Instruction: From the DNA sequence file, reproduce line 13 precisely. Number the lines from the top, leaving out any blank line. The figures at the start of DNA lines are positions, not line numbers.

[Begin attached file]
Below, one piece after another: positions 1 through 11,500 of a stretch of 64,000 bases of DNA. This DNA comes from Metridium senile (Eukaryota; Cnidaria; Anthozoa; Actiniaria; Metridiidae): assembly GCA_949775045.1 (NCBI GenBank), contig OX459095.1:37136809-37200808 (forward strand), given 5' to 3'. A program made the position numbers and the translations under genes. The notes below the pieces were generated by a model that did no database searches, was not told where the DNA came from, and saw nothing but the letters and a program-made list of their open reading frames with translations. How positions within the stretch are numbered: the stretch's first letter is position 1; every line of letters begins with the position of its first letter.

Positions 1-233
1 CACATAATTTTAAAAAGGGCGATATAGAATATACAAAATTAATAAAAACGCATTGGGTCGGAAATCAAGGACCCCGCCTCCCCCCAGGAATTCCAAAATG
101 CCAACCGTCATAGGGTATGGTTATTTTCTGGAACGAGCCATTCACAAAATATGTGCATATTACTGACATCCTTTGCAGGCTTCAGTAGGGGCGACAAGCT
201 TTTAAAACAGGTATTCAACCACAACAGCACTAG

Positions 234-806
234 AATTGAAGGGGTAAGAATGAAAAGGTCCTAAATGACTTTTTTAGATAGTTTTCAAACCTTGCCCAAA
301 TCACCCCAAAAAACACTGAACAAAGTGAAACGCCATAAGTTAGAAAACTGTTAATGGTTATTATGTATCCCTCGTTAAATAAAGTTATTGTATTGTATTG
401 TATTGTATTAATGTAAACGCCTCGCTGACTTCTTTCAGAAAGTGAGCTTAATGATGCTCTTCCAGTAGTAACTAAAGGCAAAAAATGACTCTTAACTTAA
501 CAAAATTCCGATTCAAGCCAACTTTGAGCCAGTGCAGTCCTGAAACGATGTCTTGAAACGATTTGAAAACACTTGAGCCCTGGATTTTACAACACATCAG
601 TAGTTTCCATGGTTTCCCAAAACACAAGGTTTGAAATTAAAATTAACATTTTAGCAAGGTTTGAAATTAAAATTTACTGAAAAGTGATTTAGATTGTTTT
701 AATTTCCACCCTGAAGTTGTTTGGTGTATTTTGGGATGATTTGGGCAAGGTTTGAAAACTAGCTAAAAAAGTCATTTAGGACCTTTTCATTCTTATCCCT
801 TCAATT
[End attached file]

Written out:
801 TCAATT